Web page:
🌕 The Atlas of Moons

This is an absolutely phenomenal project showcasing each of the major satellites in the Solar System. The full interactive maps of each one are incredible. It shows how much data we’ve gathered about all of these bodies with imagery on each one and thoroughly mapped with place and feature names.

🏠 Opendoor and Redfin Partner

A cool piece of news here. We bought our house with Redfin and had a great experience with it, after using the website heavily during the house search process. Opendoor is also in the real estate space, but their core business is around buying up properties themselves, offering easy liquidity to homeowners needing a rapid sale. I like that Redfin sees the potential there. Hopefully it’s a good fit for each business.

🚶🏻‍♂️ Study Finds Walking Improves Creativity

The study found that walking indoors or outdoors similarly boosted creative inspiration. The act of walking itself, and not the environment, was the main factor. Across the board, creativity levels were consistently and significantly higher for those walking compared to those sitting.

I definitely feel like many of my best ideas and possible problem solutions come to me while running. This research shows that the act of cardiovascular activity spurs something creatively that you don’t have while sitting.

On Retention

July 12, 2019 • #

Earlier this year at SaaStr Annual, we spent 3 days with 20,000 people in the SaaS market, hearing about best practices from the best in the business, from all over the world.

If I had to take away a single overarching theme this year (not by any means “new” this time around, but louder and present in more of the sessions), it’s the value of customer success and retention of core, high-value customers. It’s always been one of SaaStr founder Jason Lemkin’s core focus areas in his literature about how to “get to $10M, $50M, $100M” in revenue, and interwoven in many sessions were topics and questions relevant to things in this area — onboarding, “aha moments,” retention, growth, community development, and continued incremental product value increases through enhancement and new features.

Mark Roberge (former CRO of Hubspot) had an interesting talk that covered this topic. In it he focused on the power of retention and how to think about it tactically at different stages in the revenue growth cycle.

If you look at growth (adding new revenue) and retention (keeping and/or growing existing revenue) as two axes on a chart of overall growth, a couple of broad options present themselves to get the curve arrow up and to the right:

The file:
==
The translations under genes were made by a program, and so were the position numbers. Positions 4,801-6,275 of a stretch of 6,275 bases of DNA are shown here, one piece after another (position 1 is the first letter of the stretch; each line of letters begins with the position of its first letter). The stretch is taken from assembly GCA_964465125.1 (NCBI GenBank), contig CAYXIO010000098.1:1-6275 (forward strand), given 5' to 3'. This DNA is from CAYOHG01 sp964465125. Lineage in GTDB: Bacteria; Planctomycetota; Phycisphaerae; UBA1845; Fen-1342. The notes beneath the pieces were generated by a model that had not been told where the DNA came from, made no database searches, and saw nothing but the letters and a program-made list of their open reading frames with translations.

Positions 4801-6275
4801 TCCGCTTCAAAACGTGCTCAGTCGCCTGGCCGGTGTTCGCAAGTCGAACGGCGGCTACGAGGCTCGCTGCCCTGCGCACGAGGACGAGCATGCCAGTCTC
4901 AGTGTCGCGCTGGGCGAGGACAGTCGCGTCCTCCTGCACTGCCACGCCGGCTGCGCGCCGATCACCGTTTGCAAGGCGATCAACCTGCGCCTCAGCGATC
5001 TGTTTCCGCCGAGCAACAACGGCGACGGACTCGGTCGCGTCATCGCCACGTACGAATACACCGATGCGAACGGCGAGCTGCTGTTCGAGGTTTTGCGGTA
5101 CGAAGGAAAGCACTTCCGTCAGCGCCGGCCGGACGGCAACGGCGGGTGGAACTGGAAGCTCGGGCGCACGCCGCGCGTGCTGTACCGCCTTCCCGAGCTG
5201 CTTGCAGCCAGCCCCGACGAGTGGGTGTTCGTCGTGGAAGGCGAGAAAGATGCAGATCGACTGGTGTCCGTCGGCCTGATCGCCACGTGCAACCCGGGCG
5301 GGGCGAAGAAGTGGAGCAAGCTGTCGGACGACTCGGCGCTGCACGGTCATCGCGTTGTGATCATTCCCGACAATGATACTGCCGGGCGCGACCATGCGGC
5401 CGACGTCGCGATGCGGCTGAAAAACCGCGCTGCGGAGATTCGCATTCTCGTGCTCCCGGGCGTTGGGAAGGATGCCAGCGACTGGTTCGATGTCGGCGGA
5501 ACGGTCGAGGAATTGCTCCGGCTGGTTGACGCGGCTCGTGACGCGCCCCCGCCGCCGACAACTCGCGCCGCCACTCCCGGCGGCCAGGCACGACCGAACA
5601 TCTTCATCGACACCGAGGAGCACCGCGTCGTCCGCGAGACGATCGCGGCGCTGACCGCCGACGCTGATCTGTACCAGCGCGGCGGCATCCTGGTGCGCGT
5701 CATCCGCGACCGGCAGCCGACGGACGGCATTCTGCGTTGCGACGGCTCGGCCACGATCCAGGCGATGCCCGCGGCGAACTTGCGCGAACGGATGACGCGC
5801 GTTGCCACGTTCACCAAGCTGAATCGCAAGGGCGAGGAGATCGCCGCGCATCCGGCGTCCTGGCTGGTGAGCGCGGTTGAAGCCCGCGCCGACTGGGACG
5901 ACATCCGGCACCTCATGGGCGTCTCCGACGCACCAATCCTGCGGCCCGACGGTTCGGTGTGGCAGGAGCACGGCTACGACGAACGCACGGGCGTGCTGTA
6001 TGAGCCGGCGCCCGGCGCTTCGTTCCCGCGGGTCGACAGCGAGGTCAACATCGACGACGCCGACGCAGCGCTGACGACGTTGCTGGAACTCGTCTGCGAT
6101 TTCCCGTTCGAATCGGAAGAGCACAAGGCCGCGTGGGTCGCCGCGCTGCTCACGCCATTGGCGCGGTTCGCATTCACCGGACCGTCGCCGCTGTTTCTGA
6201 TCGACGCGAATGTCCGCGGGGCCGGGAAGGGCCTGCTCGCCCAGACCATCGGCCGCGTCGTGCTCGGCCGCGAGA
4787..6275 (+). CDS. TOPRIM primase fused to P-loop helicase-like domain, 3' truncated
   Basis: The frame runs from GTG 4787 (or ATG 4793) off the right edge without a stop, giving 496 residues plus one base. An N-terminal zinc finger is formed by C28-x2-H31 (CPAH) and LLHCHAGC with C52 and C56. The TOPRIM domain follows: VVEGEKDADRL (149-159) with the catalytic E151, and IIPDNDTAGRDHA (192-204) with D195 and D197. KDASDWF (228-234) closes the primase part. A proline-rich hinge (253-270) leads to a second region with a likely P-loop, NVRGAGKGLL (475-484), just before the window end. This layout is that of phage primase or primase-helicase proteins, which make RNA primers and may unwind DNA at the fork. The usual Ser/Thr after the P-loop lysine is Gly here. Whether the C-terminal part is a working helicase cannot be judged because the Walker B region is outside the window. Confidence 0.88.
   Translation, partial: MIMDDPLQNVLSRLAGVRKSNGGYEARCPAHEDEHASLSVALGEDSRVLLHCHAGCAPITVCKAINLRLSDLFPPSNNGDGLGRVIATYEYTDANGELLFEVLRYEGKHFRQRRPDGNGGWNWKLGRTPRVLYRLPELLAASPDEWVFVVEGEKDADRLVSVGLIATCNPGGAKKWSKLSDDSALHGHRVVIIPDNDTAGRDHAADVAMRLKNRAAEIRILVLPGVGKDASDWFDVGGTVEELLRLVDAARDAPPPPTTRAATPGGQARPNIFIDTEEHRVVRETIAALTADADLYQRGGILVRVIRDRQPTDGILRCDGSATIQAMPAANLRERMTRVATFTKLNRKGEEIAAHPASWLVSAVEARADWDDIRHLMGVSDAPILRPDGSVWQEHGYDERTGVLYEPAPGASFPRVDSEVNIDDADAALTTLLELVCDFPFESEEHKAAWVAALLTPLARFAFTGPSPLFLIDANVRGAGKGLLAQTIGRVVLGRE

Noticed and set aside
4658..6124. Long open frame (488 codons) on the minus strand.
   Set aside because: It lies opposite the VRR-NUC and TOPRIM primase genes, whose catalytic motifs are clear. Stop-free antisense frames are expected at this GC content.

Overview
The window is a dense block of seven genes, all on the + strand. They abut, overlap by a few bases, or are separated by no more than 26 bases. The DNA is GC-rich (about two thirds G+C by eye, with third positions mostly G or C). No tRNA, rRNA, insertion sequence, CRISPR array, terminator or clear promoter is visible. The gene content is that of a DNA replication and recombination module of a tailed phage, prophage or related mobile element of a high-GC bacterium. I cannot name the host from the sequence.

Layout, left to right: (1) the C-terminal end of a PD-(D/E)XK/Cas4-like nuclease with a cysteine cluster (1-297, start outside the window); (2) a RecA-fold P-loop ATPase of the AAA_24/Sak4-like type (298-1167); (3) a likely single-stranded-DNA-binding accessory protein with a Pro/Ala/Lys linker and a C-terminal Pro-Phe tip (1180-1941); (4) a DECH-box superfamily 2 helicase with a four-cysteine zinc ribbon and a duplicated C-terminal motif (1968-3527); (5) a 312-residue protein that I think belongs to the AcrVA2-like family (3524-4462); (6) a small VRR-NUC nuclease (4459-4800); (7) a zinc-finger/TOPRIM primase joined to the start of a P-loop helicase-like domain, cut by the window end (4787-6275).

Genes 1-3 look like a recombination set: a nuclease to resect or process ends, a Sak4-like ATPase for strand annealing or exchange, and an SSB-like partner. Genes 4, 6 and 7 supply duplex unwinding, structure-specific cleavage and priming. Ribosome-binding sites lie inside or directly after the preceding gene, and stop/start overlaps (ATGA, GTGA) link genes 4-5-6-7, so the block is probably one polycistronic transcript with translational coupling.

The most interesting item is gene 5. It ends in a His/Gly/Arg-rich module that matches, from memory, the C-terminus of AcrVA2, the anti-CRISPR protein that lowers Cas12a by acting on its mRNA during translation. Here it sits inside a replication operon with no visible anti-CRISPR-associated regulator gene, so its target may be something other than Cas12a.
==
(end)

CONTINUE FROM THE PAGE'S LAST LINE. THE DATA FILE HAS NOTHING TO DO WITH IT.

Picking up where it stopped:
Retention vs. growth

If you have awesome retention, you have to figure out adding new business. If you’re adding new customers like crazy but have trouble with customer churn, you have to figure out how to keep them. Roberge summed up his position after years of working with companies:

It’s easier to accelerate growth with world class retention than fix retention while maintaining rapid growth.

The literature across industries is also in agreement on this. There’s an adage in business that it’s “cheaper to keep a customer than to acquire a new one.” But to me there’s more to this notion than the avoidance of the acquisition cost for a new customer, though that’s certainly beneficial. Rather it’s the maximization of the magic SaaS metric: LTV (lifetime value). If subscription customer never leaves, their revenue keeps growing ad infinitum. This is the sort of efficiency ever SaaS company is striving for — to maximize fixed investments over the long term. It’s why investors are valuing SaaS businesses at 10x revenue these days. But you can’t get there without unlocking the right product-market fit to switch on this kind of retention and growth.

So Roberge recommends keying in on this factor. One of the key first steps in establishing a strong position with any customer is to have a clear definition of when they cross a product fit threshold — when they reach the “aha” moment and see the value for themselves. He calls this the “customer success leading indicator”, and explains that all companies should develop a metric or set of metrics that indicates when customers cross this mark. Some examples from around the SaaS universe of how companies are measuring this:

  • Slack — 2000 team messages sent
  • Dropbox — 1 file added to 1 folder on 1 device
  • Hubspot — Using 5 of 20 features within 60 days

Each of these companies has correlated these figures with strong customer fits. When these targets are hit, there’s a high likelihood that a customer will convert, stick around, and even expand. It’s important that the selected indicator be clear and consistent between customers and meet some core criteria:

  • Observable in weeks or months, not quarters or years — need to see rapid feedback on performance.
  • Measurement can be automated — again, need to see this performance on a rolling basis.